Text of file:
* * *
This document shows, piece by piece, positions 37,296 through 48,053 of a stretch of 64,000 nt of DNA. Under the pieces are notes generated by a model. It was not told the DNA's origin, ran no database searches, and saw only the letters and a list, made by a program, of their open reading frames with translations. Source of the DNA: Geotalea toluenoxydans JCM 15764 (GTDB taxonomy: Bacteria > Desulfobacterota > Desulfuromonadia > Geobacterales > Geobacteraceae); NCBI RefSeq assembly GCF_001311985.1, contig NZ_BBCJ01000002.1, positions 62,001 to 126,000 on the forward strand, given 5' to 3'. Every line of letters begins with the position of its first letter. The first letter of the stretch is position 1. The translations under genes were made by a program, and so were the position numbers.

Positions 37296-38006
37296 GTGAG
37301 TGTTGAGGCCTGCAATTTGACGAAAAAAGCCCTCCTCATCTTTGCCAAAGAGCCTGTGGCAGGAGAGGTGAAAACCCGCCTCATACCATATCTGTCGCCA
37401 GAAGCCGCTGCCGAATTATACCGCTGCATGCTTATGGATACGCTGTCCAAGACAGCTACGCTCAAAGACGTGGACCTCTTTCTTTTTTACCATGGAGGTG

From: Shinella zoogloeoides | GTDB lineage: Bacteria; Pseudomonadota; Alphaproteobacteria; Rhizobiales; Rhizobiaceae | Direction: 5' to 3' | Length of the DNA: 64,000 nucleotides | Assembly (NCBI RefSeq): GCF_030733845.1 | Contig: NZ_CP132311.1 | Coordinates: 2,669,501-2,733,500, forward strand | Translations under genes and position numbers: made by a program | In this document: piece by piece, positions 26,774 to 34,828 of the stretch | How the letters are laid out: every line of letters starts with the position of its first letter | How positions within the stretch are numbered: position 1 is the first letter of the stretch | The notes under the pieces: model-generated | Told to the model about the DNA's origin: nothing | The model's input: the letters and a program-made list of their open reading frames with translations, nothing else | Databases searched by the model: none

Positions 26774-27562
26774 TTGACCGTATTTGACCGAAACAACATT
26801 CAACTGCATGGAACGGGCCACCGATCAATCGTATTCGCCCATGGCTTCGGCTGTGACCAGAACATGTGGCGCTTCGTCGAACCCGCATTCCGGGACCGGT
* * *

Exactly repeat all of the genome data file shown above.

This document shows, piece by piece, positions 37,296 through 48,053 of a stretch of 64,000 nt of DNA. Under the pieces are notes generated by a model. It was not told the DNA's origin, ran no database searches, and saw only the letters and a list, made by a program, of their open reading frames with translations. Source of the DNA: Geotalea toluenoxydans JCM 15764 (GTDB taxonomy: Bacteria > Desulfobacterota > Desulfuromonadia > Geobacterales > Geobacteraceae); NCBI RefSeq assembly GCF_001311985.1, contig NZ_BBCJ01000002.1, positions 62,001 to 126,000 on the forward strand, given 5' to 3'. Every line of letters begins with the position of its first letter. The first letter of the stretch is position 1. The translations under genes were made by a program, and so were the position numbers.

Positions 37296-38006
37296 GTGAG
37301 TGTTGAGGCCTGCAATTTGACGAAAAAAGCCCTCCTCATCTTTGCCAAAGAGCCTGTGGCAGGAGAGGTGAAAACCCGCCTCATACCATATCTGTCGCCA
37401 GAAGCCGCTGCCGAATTATACCGCTGCATGCTTATGGATACGCTGTCCAAGACAGCTACGCTCAAAGACGTGGACCTCTTTCTTTTTTACCATGGAGGTG

From: Shinella zoogloeoides | GTDB lineage: Bacteria; Pseudomonadota; Alphaproteobacteria; Rhizobiales; Rhizobiaceae | Direction: 5' to 3' | Length of the DNA: 64,000 nucleotides | Assembly (NCBI RefSeq): GCF_030733845.1 | Contig: NZ_CP132311.1 | Coordinates: 2,669,501-2,733,500, forward strand | Translations under genes and position numbers: made by a program | In this document: piece by piece, positions 26,774 to 34,828 of the stretch | How the letters are laid out: every line of letters starts with the position of its first letter | How positions within the stretch are numbered: position 1 is the first letter of the stretch | The notes under the pieces: model-generated | Told to the model about the DNA's origin: nothing | The model's input: the letters and a program-made list of their open reading frames with translations, nothing else | Databases searched by the model: none

Positions 26774-27562
26774 TTGACCGTATTTGACCGAAACAACATT
26801 CAACTGCATGGAACGGGCCACCGATCAATCGTATTCGCCCATGGCTTCGGCTGTGACCAGAACATGTGGCGCTTCGTCGAACCCGCATTCCGGGACCGGT